Such was the miserable end of More, who was formerly in great reputation, and much loved by the King, his master, and regarded by all as a good man, even to his death.”
As Wriothesley says, his body was buried at the Chapel of St Peter ad Vincula, at the Tower of London, and his head put on a spike on London Bridge. Heads would eventually be thrown into the River Thames but More’s wasn’t. E E Reynolds, in the book Margaret Roper: Eldest Daughter of St Thomas More, quotes Thomas Stapleton, an early biographer of Thomas More:
“[The head] by order of the king, was placed upon a stake on London Bridge, where it remained for nearly a month, until it had to be taken down to make room for other heads … The head would have been thrown into the river had not Margaret Roper, who had been watching carefully and waiting for the opportunity, bribed the executioner, whose office it was to remove the heads, and obtained possession of the sacred relic. There was no possibility of mistake, for she, with the help of others, had kept careful watch, and, moreover, there were signs so certain that anyone who had known him in life would have been able now to identify the head.”
Reynolds then explains:
“After the death of Margaret Roper, the head was in the keeping of her eldest daughter, Elizabeth, Lady Bray, and it was probably at her death in 1558 that it was placed in the Roper vault under the Chapel of St. Nicholas in St. Dunstan’s, Canterbury.
It was seen there in 1835 when, by accident, the roof of the vault was broken; the head was enclosed in a leaden case with one side open; this stood in a niche protected by an iron grille. The vault was later sealed, but a tablet in the floor above bears the inscription:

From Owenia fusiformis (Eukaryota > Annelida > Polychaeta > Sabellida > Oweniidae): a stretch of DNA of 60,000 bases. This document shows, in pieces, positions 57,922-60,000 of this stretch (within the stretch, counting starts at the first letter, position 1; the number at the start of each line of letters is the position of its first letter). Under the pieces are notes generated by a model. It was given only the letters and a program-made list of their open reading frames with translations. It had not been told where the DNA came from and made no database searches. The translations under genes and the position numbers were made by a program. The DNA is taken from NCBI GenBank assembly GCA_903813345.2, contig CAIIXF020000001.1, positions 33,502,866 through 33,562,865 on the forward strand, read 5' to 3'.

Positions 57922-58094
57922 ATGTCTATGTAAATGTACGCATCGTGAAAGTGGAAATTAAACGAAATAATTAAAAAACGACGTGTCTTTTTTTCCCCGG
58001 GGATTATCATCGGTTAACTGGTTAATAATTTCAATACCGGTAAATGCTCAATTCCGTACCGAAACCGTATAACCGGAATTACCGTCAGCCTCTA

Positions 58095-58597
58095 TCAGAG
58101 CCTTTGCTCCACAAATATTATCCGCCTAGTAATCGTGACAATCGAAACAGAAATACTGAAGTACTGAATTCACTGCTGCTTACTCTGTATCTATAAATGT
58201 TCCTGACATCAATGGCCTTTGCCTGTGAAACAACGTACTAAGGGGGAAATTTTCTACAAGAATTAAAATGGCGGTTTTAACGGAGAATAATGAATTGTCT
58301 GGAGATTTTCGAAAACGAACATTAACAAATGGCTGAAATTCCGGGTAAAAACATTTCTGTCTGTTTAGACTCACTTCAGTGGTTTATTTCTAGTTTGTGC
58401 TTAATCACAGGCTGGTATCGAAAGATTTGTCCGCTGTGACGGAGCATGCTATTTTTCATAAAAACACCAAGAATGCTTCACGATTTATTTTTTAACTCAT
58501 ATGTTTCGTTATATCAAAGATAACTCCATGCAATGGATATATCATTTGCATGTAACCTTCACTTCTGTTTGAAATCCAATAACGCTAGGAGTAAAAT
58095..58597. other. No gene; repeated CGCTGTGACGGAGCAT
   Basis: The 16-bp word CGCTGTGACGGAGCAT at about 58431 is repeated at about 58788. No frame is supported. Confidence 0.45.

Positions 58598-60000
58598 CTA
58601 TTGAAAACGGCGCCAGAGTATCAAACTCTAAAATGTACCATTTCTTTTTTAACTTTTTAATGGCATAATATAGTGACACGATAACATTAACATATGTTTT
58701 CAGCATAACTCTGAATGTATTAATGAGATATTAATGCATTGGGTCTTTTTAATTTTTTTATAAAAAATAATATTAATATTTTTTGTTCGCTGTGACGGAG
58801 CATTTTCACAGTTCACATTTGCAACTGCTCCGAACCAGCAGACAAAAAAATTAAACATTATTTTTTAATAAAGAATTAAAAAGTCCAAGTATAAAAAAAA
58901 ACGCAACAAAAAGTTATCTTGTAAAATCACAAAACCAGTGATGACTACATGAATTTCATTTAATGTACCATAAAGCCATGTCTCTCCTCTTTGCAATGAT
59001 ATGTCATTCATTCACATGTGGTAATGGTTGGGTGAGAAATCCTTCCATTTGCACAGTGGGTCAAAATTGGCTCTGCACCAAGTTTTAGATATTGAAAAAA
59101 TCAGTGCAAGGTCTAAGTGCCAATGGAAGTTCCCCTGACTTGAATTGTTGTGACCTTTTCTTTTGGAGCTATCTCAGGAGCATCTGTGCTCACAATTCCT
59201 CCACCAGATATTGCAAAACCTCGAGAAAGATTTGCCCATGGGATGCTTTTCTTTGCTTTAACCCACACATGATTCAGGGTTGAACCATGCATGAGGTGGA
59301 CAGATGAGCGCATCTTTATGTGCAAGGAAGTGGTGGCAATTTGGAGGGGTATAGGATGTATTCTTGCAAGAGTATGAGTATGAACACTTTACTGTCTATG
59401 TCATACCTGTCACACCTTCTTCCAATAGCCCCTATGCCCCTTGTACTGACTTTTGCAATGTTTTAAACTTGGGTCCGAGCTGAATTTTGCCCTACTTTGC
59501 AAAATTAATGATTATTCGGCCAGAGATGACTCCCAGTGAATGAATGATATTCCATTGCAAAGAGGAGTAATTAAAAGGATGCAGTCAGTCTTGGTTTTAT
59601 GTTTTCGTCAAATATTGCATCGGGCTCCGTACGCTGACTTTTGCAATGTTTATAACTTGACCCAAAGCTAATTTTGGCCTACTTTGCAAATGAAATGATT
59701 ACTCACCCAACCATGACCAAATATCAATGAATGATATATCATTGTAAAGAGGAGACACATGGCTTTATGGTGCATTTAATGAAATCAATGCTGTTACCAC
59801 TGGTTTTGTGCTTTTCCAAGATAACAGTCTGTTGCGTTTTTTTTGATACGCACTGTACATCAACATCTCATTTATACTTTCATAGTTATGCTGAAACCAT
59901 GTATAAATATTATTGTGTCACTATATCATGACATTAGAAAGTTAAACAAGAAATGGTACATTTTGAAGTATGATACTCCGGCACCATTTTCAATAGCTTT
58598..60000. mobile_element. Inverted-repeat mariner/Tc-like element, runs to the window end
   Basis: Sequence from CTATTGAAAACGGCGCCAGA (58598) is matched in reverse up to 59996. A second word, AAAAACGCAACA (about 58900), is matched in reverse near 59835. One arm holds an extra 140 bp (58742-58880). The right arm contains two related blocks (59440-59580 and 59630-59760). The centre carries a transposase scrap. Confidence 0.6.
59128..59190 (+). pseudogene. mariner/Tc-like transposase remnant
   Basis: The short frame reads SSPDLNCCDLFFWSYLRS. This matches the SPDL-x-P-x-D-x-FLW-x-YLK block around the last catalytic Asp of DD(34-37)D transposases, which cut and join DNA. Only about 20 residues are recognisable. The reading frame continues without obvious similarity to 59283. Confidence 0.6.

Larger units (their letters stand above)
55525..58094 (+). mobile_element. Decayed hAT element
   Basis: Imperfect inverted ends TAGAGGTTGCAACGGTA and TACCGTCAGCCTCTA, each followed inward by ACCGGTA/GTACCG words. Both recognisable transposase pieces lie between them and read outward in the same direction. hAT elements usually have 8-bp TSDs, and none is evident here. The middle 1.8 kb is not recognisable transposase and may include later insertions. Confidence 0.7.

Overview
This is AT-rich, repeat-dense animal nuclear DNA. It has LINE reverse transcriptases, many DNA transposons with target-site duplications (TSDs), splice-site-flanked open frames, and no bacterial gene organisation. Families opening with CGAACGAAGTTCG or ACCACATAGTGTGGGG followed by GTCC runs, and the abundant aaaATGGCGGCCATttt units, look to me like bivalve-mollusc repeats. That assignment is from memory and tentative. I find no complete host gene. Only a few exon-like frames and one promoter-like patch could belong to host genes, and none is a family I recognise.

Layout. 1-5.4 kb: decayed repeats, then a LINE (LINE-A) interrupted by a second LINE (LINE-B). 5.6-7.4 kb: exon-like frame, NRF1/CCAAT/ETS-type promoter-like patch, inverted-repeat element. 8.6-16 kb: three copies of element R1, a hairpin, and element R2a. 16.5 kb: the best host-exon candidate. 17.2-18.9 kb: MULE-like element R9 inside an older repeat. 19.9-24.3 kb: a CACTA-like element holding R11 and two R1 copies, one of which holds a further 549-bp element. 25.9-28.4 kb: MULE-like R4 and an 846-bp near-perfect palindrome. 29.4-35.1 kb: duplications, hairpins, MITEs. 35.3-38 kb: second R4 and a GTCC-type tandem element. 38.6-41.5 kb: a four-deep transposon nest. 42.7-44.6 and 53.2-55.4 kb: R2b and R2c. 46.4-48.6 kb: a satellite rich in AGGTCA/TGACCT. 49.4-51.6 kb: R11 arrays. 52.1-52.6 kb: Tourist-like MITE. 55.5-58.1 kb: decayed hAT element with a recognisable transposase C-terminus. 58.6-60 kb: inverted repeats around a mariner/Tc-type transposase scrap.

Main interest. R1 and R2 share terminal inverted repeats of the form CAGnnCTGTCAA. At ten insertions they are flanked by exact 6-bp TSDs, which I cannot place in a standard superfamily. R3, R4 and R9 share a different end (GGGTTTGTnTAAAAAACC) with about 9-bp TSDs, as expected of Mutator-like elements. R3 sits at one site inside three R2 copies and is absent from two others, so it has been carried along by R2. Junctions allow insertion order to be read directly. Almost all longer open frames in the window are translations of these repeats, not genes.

Beneath this floor is the vault of the Roper family in which is interred the head of Sir Thomas More of illustrious memory, sometime Lord Chancellor of England, beheaded on Tower hill 6th July 1535. Ecclesia Anglicana libera sit.”
In an article “The scull [sic] of Sir Thomas More”, in The Gentleman’s Magazine of May 1837, there is the following quote about More’s head being seen in the vault in the 18th century, along with the drawing of the skull which you see at the top of this article: “Dr. [then Mr.] Rawlinson informed Hearne, that when the vault was opened in 1715, to enter into one of the Roper’s family, the box was seen enclosed in an iron grate.”
It must still be there.
Notes and Sources
- Wriothesley, Charles (1875) A chronicle of England during the reigns of the Tudors, from A.D. 1485 to 1559 Volume 1, Camden Society, p. 29.
- Hall, Edward (1809) Hall’s chronicle : containing the history of England, during the reign of Henry the Fourth, and the succeeding monarchs, to the end of the reign of Henry the Eighth, in which are particularly described the manners and customs of those periods. Carefully collated with the editions of 1548 and 1550, J Johnson, p. 817-818.
- Letters and Papers, Foreign and Domestic, Henry VIII, Volume 8, January-July 1535, 987, Sir Thos. More to Antony Bonvyse.
- Reynolds, E. E. (1960) Margaret Roper: Eldest Daughter of St Thomas More, P J Kennedy and Sons, p. 110-111.
- The Gentleman’s Magazine, ser. 2, v. 7, 1837, p 497 – see https://babel.hathitrust.org/cgi/pt?id=pst.000068790486;view=1up;seq=521